Kira Cochrane for gives Cher, Dolly and Jordan

Cosmetic surgery is the entertainment industry's "elephant in the corner": often glaringly obvious b

For all of us, I guess, there crop up occasional enthusiasms that force us to question our beliefs. I identify myself as a feminist, for instance, which naturally makes me wary (to state the obvious) of anything that undermines women. So, it follows, I have a healthy suspicion of lap dancing clubs, Larry Flynt, defence lawyers who humiliate rape victims and, y'know, all your general misogynists.

Then there's the culture of cosmetic surgery. When it comes to this, I've read Naomi Wolf's The Beauty Myth, as well as Sheila Jeffreys's more recent (and much more shocking) Beauty and Misogyny. And, in both cases, I agree that there's a big problem with the pressure on

women to be forever thin and nubile, and to carve ourselves up accordingly. It genuinely worries me that, in Britain, breast implant operations increased by 51 per cent last year to 5,646. I find it weird that Botox parties have become so popular. I feel disturbed by the way that unique but insecure women are fed into a machine on the TV show Extreme Make-over and churned out as cookie-cutter blondes with upturned noses.

And yet, and yet . . . For as long as I can remember, some of my favourite cultural icons have been women who have taken cosmetic surgery to almost cartoonish extremes. The glamour girl Katie Price, aka Jordan, a woman who rocketed to fame as a result of consecutive breast enlargements, achieved a UK number-one bestseller with her second autobiography, which was published last month. I won't necessarily be reading it, but I couldn't get enough of her wedding photos.

Also last month, Dolly Parton, a woman whose face and body have been replaced, piece by piece, with a mix of raw hope and silicone, was nominated for a Best Original Song Oscar. Dear God, let Dolly win. She has just turned 60, I am 28, and in any independent comparison of our wrinkles, she would be romping home the victor.

Then there are Cher and Joan Rivers, the second of whom was memorably described as having skin like "lacquered cheese". They both look unquestionably extreme, even if Cher hasn't had the rib removal she's so often accused of. For the record, she has admitted to rhinoplasty and breast enlargement, and has also made gnomic comments, such as: "I'm in a business that doesn't give you any kind of great gifts for growing older gracefully. It doesn't give you anything, except no work."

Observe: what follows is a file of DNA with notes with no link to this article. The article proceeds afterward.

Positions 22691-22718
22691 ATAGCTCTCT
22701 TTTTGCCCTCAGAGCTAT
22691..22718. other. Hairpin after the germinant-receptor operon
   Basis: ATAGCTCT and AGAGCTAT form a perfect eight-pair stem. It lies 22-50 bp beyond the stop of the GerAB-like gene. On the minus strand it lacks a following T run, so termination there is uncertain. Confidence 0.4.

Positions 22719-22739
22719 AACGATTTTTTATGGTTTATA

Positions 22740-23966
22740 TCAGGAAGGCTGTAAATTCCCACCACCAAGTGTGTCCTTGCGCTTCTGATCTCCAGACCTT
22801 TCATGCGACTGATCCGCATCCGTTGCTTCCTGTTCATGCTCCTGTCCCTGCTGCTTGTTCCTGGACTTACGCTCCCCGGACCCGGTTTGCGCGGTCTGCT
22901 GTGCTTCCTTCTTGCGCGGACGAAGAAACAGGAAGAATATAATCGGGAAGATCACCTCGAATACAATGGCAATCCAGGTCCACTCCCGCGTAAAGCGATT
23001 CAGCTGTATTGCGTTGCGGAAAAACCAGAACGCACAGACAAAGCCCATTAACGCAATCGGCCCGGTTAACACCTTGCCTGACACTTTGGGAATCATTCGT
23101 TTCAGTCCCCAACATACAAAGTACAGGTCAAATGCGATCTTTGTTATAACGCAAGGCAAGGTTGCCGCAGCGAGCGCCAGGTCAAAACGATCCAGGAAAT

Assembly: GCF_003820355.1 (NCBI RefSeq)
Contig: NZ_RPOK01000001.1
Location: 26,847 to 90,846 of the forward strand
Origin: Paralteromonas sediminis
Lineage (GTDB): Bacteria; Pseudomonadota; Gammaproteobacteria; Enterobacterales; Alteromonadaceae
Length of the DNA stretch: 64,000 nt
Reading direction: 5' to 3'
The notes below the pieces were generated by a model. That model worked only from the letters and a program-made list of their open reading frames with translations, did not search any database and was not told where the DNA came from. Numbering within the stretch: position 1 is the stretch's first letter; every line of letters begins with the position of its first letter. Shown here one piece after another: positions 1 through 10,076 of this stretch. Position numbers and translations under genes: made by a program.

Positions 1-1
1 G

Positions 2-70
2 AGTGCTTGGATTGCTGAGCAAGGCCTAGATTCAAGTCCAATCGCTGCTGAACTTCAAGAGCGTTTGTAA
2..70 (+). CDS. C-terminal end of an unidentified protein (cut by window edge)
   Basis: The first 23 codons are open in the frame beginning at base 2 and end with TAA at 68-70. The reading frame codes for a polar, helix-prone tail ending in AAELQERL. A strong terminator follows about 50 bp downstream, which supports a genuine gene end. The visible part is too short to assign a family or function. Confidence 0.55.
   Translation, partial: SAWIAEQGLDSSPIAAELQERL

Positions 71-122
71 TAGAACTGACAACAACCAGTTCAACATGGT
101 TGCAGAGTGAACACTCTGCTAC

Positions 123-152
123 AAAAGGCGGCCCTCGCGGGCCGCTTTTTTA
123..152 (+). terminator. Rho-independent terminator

Bring on the disgraceful ageing! In each case, I love 'em.

All of which makes me wonder. At first, naturally, I thought I might be a gay stereotype trapped in a woman's body, but then it occurred to me that actually what I find in these women's attitudes is something altogether sisterly. Because, in their openness about their cosmetic surgery, their brazen admissions of nips and tucks, enlargements and reductions, they do a brilliant job of underlining, and even parodying, the idea that most oppresses women: that feminine beauty is "natural". Like the most blatant and flamboyant of transvestites (many of whom ape Cher and Dolly Parton), they expose femininity as a construct, something that has to be created from the toes up: hair removed, breasts hoisted, skin covered in unguents.

There's also nothing cookie-cutter about them. Each of them looks just as unique as she did pre-surgery, and this makes their manipulation of their images seem a celebration of themselves, rather than a negation. Unlike many who go under the knife, they're not trying to conform.

This attitude, the shamelessness that allows Parton to proclaim "it costs a lot of money to look this cheap", is even more heroic when you compare it to the usual celebrity way. Cosmetic surgery is the entertainment industry's "elephant in the corner": often glaringly obvious, but always strictly denied. Most celebrities declare their wrinkle-free brows natural, even if photographs show them looking ten years older, ten years previously. They feign surprise when someone notices the huge breasts that have blossomed on their tiny frame, citing the wonders of "tit tape". Even when speaking through swollen lips that suggest a run-in with a large vat of animal fat, they insist that, no, we really are mistaken. In fact, their pout has always been this rubbery.

And if anything oppresses women and ratchets up our neuroses, it is this deception. We're not stupid. We know that most celebrities have been nipped and tucked, but it's easy to forget when faced with endless Dorian Grays, insisting that their youthfulness is simply the result of eating salmon, drinking water or practising yoga. We follow their suggestions, we follow their diets, but it doesn't work. What choice then but the scalpel?

Of course, it could be argued that, in having such invasive surgery, celebrities such as Dolly, Joan and Jordan encourage us to copy them, but I'm not so sure that this is the case. Their paths are just too extreme: not many women aspire to be cartoons. In exposing the myth of natural beauty, though, they do us all a service, as well as adding to the general colour, humour and variety of the race.

It has been said that, in the event of a nuclear holocaust, only cockroaches and Cher will survive. I, for one, hope that the critters get it, but that she and her ilk live gloriously on.

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